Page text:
Wardrobing

The Designers, The Women and The Wardrobe

There's something thrilling about splashing out on a classic, wearable piece of clothing after a near decade in which fashion trophies ruled

We all have our rituals when it comes to the making of significant, bank balance-denting fashion purchases. 

There is the online shopping brigade, worshipping privately at their laptops late at night, pining for the man from UPS and consummating the relationship (with the new dress that is, not the UPS man) in the privacy of their bedroom. 

There are the impulse shoppers for whom spending is triggered by moments of celebration. These are the women who buy £400 sunglasses at the airport. 

Me, when I really want something? I visit a shop. I love the theatrics of boutique shopping: the flourish with which the ribboned bag is handed over, the conspiratorial smile you get from the doorman when you walk out swinging it.

My shopping ritual never changes but the nature of what's inside the bag has. Until recently, if I spent significant funds on a purchase then you could bet that what nestled in the tissue paper was a delicate, precious, ornamental kind of purchase. The pin-tucked lace Christian Dior dress I bought for my 40th birthday, the Edie Parker clutch when I got a pay rise, the Sophia Webster sandals I just had to have because I couldn't stop thinking about them. As exquisite as Fabergé eggs, all of them – and about as useful.

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Right now, for the first time ever, my catwalk shopping list consists of pieces I could wear on the tube.

But this year, something changed. I came away from the Gucci show in Milan lusting not after the rainbow chiffon gown or the canary-coloured feathered coat, but the pancake-flat black loafers with an understated horse-bit chain. The night of the Balenciaga show, I went to sleep dreaming not of the cocktail-party-worthy Prince of Wales-check tailoring, but of the green-and-blue anoraks and red puffer jackets. 

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Right now, for the first time ever, my catwalk shopping list consists of pieces I could wear on the tube. Where once I bought fashion as if for a trophy cabinet, I now buy clothes for a real-life wardrobe.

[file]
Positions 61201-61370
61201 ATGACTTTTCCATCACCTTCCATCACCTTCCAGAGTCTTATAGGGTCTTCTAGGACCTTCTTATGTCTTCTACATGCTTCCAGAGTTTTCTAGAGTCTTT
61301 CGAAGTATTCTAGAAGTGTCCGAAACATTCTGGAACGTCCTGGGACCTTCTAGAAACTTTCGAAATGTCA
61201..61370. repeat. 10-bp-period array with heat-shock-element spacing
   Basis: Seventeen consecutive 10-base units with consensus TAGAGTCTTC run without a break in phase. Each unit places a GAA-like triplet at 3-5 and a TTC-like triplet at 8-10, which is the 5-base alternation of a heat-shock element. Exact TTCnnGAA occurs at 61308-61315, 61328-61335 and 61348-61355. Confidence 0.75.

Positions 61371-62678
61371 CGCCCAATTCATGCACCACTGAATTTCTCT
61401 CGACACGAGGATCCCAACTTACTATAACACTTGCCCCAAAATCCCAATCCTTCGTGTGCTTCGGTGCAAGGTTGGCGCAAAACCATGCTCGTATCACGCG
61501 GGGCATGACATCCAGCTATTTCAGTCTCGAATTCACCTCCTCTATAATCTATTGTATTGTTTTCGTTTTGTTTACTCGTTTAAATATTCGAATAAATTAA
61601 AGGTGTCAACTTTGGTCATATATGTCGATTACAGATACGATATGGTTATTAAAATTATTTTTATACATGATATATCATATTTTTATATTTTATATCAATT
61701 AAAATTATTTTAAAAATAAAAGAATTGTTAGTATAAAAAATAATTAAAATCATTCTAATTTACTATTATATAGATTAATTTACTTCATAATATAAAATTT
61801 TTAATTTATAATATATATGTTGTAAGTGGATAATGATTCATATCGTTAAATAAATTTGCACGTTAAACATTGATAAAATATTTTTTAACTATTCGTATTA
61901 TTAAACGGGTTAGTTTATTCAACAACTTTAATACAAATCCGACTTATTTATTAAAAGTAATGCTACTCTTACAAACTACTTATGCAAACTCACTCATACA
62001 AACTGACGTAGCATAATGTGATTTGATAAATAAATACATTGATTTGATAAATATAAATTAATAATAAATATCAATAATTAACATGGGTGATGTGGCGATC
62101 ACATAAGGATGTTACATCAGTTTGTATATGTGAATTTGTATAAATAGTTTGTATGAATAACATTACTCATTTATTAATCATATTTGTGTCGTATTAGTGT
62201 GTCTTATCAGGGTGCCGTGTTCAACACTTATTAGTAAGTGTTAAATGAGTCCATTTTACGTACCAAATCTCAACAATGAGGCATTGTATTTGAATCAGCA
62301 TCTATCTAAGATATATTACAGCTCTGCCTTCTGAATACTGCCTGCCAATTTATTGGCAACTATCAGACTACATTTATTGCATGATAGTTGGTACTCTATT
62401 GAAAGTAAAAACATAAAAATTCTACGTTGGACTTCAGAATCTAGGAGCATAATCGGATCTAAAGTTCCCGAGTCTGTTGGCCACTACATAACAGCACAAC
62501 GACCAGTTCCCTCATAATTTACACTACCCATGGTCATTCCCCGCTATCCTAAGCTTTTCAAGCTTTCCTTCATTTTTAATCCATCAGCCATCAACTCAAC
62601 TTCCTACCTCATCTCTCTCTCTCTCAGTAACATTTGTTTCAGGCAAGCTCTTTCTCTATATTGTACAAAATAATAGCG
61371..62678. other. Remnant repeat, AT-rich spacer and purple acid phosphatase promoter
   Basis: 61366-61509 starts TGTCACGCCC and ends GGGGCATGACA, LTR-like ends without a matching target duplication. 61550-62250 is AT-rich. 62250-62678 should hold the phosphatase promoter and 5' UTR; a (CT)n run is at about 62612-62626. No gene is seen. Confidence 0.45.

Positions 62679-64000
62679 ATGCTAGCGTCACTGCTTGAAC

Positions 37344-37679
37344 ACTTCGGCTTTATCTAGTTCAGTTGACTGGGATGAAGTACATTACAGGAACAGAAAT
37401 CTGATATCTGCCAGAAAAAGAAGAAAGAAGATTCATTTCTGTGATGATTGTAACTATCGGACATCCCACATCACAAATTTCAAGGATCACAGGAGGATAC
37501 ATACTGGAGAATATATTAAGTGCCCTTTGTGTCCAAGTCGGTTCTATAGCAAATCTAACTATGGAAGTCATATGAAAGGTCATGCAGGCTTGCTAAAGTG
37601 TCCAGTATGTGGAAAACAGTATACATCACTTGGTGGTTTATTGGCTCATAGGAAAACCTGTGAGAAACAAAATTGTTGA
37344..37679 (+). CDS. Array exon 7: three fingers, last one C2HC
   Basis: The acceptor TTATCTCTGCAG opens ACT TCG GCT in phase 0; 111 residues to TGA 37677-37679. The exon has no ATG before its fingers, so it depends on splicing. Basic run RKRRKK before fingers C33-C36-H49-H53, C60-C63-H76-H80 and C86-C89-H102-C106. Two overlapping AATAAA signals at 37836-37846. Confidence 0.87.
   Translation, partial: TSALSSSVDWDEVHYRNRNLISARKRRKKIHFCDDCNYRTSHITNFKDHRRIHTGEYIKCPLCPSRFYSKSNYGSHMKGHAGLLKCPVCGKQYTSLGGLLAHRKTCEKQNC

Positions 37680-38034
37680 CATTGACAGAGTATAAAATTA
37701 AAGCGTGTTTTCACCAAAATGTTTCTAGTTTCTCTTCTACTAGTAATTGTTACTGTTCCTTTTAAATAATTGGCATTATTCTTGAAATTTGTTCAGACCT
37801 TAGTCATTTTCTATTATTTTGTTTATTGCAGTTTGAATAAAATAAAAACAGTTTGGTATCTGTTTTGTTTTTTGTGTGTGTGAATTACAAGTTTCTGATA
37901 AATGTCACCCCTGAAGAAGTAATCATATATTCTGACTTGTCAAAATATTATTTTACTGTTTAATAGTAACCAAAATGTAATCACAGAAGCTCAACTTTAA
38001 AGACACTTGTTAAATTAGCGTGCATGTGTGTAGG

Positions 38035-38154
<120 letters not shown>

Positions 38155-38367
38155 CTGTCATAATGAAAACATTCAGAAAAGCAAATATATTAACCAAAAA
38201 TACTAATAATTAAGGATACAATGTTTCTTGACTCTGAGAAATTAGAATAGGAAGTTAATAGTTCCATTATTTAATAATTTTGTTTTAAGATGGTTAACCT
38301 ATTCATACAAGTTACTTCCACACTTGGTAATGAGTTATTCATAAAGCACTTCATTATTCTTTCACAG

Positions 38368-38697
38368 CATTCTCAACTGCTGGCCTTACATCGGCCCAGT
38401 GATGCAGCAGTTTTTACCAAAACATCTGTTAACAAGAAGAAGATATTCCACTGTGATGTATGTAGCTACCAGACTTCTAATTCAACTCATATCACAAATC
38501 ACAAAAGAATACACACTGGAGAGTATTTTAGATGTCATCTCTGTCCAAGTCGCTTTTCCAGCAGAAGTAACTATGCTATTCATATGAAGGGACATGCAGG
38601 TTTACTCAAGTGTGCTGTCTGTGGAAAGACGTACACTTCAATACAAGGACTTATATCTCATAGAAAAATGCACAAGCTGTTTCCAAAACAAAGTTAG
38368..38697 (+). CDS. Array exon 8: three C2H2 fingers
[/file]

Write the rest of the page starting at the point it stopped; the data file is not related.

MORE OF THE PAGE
Wardrobing is not about giving up on the magic of fashion. On the contrary, fashion has fallen headlong in love with wardrobing. 

For this autumn, there are sturdy hiking boots on the catwalk at Louis Vuitton, and cosy quilted coats at Stella McCartney. These are wearable pieces, but suffused with catwalk glamour.

Wardrobing is not about giving up on the magic of fashion. On the contrary, fashion has fallen headlong in love with wardrobing.

'We've moved on from the idea of "normcore" but the ethos has had a lasting effect,' says Lisa Aiken, Retail Fashion Director at Net-a-Porter. 'The essential has been elevated into fashion's new hero pieces. Items that were previously seen only in the showrooms are now proudly being displayed on the catwalk. Take the reworked shirt; what was once an office essential is now showing up on runways from Balenciaga in masculine stripes to Ellery with exaggerated cuffs. And never before have we seen so much denim on the runway. Designers are recognising the central role it plays in women's wardrobes.'

Fashion's focus has shifted from the traditional catwalk system, headlined by autumn and spring, to a new spotlight on the pre-collections, which tend to be more wearable. This in turn has had a knock-on effect on the main collections and even haute couture.

'Designers are redefining runway collections with the inclusion of everyday pieces,' says Harvey Nichols' Buying Director, Anita Barr. In January 2014, Karl Lagerfeld sent shockwaves through Paris when he put trainers on the catwalk. Now, flat shoes are the best-selling footwear category at Matches Fashion, where Buying Director Natalie Kingham tips Gucci, Isabel Marant, Loewe, Hillier Bartley and Emilia Wickstead as the hottest names in flats this autumn. And let's not forget the huge success Saint Laurent had when Hedi Slimane introduced more commercial pieces and doubled the brand's sales in his first three years to £505m*.

There is something appealingly subversive about spending money on 'normal' clothes.

There is something appealingly subversive about spending money on 'normal' clothes. 'I find a beautiful Gucci loafer to be very satisfying,' says my friend Amie Witton-Wallace, Global Communications Director for Ivy Park. 'For me that love for ordinary but perfect pieces – the oversized boxy duffel coat but in a soft cashmere – is intrinsically British. Maybe it's years of being trussed up in school uniforms that leaves us with a desire for traditional, quality staples?'